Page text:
Peggy Salvatore makes her Health Wonk Review hosting debut this week at the Healthcare Talent Transformation blog. She includes one of my posts, for which I am thankful, and the rest are pretty good, too. I always like HWR day, because it gives me a brief respite from having to come up with something to write about. Enjoy it! (I am.)
Monthly Archives: September 2010
There are a number of good articles on the topic of medical malpractice in the September issue of Health Affairs. Here is my very quick synopsis of four of them and how they fit together. Michelle Mello, Amitabh Chandra, Atul Guwande, and David Studdert make a valiant attempt at quantifying the national costs of the medical liability system. They put a price tag on malpractice claim and settlement payments, administrative expenses (i.e., lawyers), and defensive medicine costs. Defensive medicine contributed the bulk ($45.6 billion) of a total $55.6 billion. That’s a significant amount of money in absolute terms, but it actually represents just 2.4 percent of national health expenditures. Granted, the team based their calculations on assumptions, but they are transparent about what those assumptions were, and they present a range of estimates under differing assumptions. This estimate represents the middle of the road.
If we could cut that amount in half through tort reform, we’d be doing well, right? After all, reform can’t eliminate negligence or accidents. That’s exactly why William Thomas and colleagues report that tort reform would likely reduce national health care spending by a little less than 1 percent.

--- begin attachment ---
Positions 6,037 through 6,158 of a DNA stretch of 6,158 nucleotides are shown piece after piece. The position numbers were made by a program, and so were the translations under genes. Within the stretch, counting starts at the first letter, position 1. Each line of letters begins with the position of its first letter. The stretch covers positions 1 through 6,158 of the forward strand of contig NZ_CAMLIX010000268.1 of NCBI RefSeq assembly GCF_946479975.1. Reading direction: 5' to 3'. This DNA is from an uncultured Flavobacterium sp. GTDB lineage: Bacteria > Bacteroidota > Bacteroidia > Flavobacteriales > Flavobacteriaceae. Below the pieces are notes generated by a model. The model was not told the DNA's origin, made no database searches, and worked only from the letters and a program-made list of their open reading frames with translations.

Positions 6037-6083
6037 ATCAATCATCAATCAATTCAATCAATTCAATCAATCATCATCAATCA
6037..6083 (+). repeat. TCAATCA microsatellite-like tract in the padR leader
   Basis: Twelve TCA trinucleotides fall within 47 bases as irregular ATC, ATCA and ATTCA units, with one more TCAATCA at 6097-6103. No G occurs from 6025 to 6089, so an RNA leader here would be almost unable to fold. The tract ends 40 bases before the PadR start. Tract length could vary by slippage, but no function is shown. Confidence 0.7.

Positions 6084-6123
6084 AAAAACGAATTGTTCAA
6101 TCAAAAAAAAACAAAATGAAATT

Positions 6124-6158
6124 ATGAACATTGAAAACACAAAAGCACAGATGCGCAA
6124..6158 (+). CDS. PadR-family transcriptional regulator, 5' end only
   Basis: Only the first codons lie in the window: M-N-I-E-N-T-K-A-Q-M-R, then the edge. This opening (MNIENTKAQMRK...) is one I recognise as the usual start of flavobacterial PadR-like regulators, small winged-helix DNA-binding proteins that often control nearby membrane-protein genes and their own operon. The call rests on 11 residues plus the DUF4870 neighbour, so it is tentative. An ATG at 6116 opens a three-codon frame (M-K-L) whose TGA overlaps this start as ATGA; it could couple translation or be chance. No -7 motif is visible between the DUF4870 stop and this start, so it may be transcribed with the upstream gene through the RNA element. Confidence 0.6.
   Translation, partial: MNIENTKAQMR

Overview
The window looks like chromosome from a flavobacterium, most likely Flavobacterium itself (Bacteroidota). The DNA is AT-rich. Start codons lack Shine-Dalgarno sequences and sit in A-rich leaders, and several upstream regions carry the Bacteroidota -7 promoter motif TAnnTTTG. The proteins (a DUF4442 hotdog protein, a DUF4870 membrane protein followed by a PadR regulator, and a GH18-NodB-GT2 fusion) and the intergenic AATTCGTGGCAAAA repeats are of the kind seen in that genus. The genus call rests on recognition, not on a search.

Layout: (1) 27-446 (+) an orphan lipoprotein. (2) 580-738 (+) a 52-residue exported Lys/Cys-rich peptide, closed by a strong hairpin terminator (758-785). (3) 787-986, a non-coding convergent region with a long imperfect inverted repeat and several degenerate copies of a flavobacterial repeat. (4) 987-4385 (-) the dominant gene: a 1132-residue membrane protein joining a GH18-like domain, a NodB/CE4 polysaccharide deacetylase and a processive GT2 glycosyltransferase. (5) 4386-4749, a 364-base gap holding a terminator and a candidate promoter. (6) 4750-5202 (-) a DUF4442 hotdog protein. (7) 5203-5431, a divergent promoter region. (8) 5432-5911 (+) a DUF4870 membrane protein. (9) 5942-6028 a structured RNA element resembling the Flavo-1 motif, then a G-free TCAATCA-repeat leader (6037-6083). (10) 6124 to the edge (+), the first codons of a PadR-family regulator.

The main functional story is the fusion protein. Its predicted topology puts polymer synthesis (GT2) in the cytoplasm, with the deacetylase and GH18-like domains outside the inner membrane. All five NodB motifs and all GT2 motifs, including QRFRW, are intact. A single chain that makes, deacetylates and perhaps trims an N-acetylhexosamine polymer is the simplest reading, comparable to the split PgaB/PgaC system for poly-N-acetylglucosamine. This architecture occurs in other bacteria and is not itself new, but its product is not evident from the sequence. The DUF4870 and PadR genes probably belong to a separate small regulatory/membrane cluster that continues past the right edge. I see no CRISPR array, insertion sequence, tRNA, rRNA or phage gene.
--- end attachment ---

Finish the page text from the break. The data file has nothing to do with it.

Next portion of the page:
A better approach might be to implement some common sense policies, like surgical safety checklists, which, according to an article by Marcus Semel and colleagues would actually save hospitals a substantial amount of money. The authors estimate the implementation of a checklist system to cost $12,635 dollars, and to cost $11 each time it is used (mostly because of preventive antibiotic use). The cost of a major surgical complication averages $13,372 though, and happens in about 3% of the 4,000 or so non-cardiac inpatient operations an average hospital performs each year. Assuming that the checklist reduces major complications by 10% (by some accounts a very conservative estimate), using the checklist would save the average hospital almost $104,000 a year–and patients would benefit from it, too. What are we waiting for?
The biggest obstacle seems to be physicians’ fear of the unknown, coupled with a lack of control, which leads to gross overestimation of the probability of facing a malpractice suit. Doctors are more worried about being sued than the data suggests they ought to be. It seems likely that this drives the bulk of defensive medicine in practice, and short of granting physicians immunity, it’s unclear how tort reform may be able to alter this thinking.
I have to say, looking at these studies collectively, I think we need to focus our cost-saving efforts somewhere other than tort reform.
This video from the Kaiser Family Foundation explains health reform in just 9 minutes. Did I mention that it’s animated? This is the kind of thing you not only need to watch, but should also circulate widely to everyone you know, because the only antidote to misinformation is information.